Thursday, November 08, 2007

Day 7: On orchestra pits, RSS readers, and efficiency vs effectiveness 

We played the show for two weeks at two different theatres. At the first, the orchestra pit was only just over a foot deep – just enough that our heads, when seated, were below the level of the stage. We could still see all the action on the stage, and between us and the audience there was only a low curtained partition so we could see them – at least in part - and they us.

For the second week though, we were in a fully-fledged orchestra pit which ran under the front of the stage (complete with lift, which could move the entire front part of the pit floor from pit to auditorium to stage level; regrettably, we weren’t allowed to ride it and arise, Wurlitzer-like, from the depths). We could see only head and shoulders of the cast when they stood at the very front of that stage – which they were understandably reluctant to do as there was a 9 foot drop into the pit. The audience was completely invisible to us.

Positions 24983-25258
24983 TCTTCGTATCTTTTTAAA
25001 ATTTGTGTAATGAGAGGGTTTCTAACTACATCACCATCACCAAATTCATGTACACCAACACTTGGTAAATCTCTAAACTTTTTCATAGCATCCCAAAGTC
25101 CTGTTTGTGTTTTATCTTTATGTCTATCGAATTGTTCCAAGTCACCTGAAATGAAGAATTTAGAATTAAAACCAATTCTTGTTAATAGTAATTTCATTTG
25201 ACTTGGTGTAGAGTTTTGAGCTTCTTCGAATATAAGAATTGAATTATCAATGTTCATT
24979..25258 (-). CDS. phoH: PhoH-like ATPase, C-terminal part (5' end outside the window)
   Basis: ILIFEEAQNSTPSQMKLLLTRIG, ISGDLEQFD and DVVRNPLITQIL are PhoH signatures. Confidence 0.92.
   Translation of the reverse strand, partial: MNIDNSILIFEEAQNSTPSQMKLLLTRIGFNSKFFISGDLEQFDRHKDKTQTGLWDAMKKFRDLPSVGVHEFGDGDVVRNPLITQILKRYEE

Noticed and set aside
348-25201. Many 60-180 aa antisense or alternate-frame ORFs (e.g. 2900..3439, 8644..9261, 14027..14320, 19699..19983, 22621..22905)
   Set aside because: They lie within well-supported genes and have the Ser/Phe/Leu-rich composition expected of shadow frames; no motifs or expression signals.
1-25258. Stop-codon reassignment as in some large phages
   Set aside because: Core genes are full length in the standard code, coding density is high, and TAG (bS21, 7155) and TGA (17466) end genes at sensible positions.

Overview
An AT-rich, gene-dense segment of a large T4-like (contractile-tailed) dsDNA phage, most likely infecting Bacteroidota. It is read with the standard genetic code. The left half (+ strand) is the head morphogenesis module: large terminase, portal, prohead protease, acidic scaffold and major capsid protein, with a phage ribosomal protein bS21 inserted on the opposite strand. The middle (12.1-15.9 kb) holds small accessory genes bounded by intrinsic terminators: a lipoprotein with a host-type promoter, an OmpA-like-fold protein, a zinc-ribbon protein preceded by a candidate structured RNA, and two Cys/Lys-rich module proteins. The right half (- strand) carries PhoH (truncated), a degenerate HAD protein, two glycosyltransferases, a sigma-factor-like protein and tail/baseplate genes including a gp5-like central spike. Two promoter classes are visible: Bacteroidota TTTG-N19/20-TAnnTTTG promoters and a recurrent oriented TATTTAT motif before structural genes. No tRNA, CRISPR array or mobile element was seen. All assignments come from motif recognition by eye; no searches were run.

What a contrast that physical separation made. Never mind 5 feet deep – the pit might as well have been 50 feet deep; the band felt disconnected from both cast and audience for that second week. There was something vital missing; with much less feeling of involvement – of being part of the show – we could have been playing in a studio.

(I have to confess though that the second week’s arrangement wasn’t altogether without its advantages. Like passing round a tin of chocs between songs; being able to yawn luxuriously as burning-the-candle-at-both-ends took its toll; taking breaks to stretch legs – the show runs for 3 hours, including the interval).

Blogging through an RSS reader is a bit like the downside of that second week. It was the promise of connection with like-minded souls which first drew me into blogging and sustained me for the first couple of years. But using an RSS reader is like being in that second orchestra pit. You still hear the sounds, but you’re a step removed from them, and from the responses. Reading posts in a reader, I don’t read the comments so often, hence don’t get engaged in the conversations.

It may be efficient, but it’s not very effective. Writing one post a day only addresses part of the issue of rejuvenating this blogging practice; some more changes around here are called for.

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